Midsummer Eve 1670. Two unexpected visitors arrive at a shabby warehouse on the south side of the River Thames. The first is a wealthy man hoping to find the lover he deserted twenty-one years before. James Avery has everything to offer, including the favour of the newly restored King Charles II, and he believes that the warehouse’s poor owner Alinor has the one thing his money cannot buy—his son and heir.
The second visitor is a beautiful widow from Venice in deepest mourning. She claims Alinor as her mother-in-law and has come to tell Alinor that her son Rob has drowned in the dark tides of the Venice lagoon.
Alinor writes to her brother Ned, newly arrived in faraway New England and trying to make a life between the worlds of the English newcomers and the American Indians as they move toward inevitable war. Alinor tells him that she knows—without doubt—that her son is alive and the widow is an imposter.
Set in the poverty and glamour of Restoration London, in the golden streets of Venice, and on the tensely contested frontier of early America, this is a novel of greed and desire: for love, for wealth, for a child, and for home
I love Philippa Gregory, but this book was a bit of a miss for me. I didn’t like the American setting and I really didn’t like Livia. I know she was supposed to be a frustrating character, but she really took away from the story for me. I have not read the first book in the Fairmile series, Tidelands, but I’m not sure it would have helped. This book did alright as a stand-alone for me, it was just missing in other aspects.
Author: Ling Zhang Publisher: Amazon Crossing Pages: 304 On Sale: October 1 2020 Genre: Historical, Fiction, Cultural, WWII Stars: 4/5
From the Publisher:
The eagerly awaited English translation of award-winning author Zhang Ling’s epic and intimate novel about the devastation of war, forgiveness, redemption, and the enduring power of love.
On the day of the historic 1945 Jewel Voice Broadcast—in which Emperor Hirohito announced Japan’s surrender to the Allied forces, bringing an end to World War II—three men, flush with jubilation, made a pact. After their deaths, each year on the anniversary of the broadcast, their souls would return to the Chinese village of their younger days. It’s where they had fought—and survived—a war that shook the world and changed their own lives in unimaginable ways. Now, seventy years later, the pledge is being fulfilled by American missionary Pastor Billy, brash gunner’s mate Ian Ferguson, and local soldier Liu Zhaohu.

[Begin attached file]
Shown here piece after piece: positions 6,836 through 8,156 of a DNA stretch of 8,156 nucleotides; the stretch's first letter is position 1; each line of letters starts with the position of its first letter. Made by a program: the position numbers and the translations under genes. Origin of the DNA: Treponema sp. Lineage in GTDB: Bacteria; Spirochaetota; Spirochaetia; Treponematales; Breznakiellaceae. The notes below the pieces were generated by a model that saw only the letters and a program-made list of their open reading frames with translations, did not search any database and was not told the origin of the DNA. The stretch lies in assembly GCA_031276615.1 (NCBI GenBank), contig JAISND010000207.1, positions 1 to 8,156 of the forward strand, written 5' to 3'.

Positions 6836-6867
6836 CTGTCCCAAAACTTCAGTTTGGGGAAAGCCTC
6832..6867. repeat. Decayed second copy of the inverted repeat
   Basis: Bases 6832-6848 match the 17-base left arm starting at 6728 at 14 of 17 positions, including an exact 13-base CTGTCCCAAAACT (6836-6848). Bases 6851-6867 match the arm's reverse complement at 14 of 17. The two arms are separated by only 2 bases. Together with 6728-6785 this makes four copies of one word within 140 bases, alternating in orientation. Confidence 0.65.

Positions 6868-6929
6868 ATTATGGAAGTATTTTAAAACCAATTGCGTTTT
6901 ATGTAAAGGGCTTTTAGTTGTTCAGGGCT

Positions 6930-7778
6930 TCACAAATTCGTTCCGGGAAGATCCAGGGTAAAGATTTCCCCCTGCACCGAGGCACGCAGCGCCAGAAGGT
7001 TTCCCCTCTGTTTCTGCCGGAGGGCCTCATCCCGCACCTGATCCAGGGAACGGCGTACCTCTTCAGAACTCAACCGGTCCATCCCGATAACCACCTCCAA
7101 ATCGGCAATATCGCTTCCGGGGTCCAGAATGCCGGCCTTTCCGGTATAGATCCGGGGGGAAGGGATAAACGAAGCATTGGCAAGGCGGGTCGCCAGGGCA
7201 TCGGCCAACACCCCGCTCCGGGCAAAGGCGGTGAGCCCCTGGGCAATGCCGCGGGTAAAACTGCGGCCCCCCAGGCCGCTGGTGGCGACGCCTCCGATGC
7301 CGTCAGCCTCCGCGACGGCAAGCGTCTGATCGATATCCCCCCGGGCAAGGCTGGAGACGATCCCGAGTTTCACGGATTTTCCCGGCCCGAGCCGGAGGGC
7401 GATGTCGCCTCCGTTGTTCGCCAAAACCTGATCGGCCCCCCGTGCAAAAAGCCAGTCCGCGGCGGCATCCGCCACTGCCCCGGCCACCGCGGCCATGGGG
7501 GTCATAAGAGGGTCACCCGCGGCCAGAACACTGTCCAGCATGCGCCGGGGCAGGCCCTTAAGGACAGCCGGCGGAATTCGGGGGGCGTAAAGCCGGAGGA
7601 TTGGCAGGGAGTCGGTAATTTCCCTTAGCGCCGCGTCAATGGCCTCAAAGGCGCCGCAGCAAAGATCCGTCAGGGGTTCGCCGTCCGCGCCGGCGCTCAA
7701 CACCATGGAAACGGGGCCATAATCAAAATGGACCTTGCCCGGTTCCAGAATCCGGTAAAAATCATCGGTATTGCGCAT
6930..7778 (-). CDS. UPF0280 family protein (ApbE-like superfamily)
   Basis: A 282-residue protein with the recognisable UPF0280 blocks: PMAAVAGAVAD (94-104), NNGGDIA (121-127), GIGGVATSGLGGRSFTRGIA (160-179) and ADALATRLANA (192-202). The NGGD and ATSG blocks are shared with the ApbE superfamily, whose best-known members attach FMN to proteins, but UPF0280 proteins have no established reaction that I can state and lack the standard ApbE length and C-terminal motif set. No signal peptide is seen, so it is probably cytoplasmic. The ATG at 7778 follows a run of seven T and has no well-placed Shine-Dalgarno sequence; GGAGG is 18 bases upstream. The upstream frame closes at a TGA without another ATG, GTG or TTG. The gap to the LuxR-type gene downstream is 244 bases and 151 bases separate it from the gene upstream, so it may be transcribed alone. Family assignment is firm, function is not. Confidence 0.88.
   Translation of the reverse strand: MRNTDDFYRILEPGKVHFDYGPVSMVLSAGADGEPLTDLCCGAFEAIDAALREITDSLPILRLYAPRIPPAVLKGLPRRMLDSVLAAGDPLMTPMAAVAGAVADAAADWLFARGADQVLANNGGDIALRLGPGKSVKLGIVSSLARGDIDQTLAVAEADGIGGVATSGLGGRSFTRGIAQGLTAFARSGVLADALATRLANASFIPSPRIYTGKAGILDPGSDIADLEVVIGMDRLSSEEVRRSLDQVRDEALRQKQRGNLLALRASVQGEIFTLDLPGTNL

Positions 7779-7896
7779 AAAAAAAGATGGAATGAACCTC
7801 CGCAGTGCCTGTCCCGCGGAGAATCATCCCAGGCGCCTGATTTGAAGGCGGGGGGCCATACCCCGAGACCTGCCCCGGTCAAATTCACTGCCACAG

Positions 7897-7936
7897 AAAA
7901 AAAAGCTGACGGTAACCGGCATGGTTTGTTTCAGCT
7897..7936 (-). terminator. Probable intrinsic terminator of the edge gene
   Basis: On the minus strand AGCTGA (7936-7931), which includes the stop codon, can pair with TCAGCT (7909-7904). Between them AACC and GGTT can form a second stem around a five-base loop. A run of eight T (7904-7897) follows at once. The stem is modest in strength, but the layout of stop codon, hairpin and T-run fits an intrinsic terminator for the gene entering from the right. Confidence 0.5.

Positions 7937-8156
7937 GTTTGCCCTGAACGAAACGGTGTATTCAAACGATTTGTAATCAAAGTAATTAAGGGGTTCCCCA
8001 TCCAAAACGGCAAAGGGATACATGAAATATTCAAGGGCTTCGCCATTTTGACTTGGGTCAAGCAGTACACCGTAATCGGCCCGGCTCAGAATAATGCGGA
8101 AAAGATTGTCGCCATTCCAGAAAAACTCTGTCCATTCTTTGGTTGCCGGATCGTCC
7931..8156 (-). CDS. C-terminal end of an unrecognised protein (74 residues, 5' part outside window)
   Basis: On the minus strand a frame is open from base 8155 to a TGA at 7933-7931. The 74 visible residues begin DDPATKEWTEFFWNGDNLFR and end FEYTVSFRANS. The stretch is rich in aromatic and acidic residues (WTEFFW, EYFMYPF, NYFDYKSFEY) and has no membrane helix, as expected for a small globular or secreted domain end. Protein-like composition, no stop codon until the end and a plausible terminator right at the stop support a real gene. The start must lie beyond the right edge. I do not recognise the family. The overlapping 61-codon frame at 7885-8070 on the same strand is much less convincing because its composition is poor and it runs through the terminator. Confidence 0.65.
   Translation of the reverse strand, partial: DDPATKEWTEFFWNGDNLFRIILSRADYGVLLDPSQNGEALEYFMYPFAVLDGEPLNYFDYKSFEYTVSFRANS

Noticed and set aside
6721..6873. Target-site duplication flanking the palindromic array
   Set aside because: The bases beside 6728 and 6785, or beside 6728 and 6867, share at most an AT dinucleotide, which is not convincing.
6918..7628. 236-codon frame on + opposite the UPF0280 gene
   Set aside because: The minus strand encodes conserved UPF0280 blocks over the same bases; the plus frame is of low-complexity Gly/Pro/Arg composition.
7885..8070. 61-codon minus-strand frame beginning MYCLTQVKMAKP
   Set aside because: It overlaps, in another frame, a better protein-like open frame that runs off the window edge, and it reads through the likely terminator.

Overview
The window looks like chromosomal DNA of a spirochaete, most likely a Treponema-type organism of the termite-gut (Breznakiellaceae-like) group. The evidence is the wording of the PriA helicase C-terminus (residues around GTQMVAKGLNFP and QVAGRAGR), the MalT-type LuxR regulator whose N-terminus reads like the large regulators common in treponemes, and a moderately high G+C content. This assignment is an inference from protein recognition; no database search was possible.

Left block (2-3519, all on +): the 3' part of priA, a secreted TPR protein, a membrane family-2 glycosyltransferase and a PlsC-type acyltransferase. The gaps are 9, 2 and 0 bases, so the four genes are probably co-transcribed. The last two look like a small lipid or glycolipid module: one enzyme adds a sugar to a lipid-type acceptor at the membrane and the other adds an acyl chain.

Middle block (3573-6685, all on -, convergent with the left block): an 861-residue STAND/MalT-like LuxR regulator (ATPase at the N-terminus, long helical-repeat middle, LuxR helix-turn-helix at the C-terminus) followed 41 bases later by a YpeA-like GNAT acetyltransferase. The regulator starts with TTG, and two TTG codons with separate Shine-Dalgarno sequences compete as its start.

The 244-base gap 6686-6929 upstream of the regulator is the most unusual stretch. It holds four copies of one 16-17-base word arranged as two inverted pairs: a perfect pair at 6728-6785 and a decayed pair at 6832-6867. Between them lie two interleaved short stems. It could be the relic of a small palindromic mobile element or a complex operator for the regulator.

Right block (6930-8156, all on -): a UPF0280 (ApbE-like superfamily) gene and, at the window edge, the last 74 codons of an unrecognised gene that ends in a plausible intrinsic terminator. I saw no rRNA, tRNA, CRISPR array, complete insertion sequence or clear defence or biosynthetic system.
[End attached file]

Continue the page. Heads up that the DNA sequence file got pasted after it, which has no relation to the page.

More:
All that’s missing is Ah Yan—also known as Swallow—the girl each man loved, each in his own profound way.
As they unravel their personal stories of the war, and of the woman who touched them so deeply during that unforgiving time, the story of Ah Yan’s life begins to take shape, woven into view by their memories. A woman who had suffered unspeakable atrocities, and yet found the grace and dignity to survive, she’d been the one to bring them together. And it is her spark of humanity, still burning brightly, that gives these ghosts of the past the courage to look back on everything they endured and remember the woman they lost.
I was really impressed with the way this book was written. Set in China during World War 2 it introduced us to many different characters, and it did a very good job at keeping them all separate. The book switched perspective every few chapters and invited us into someone else’s viewpoint and background and often this can get confusing or tangled, but I didn’t find that in this case. I’m using this for the “A Book That Leaves You Thinking” part of my 2020 reading challenge because it’s not a story you can move on from quickly. Each character goes through a lot of trials and it was really interesting to learn how they handled each one and the repercussions from them years later.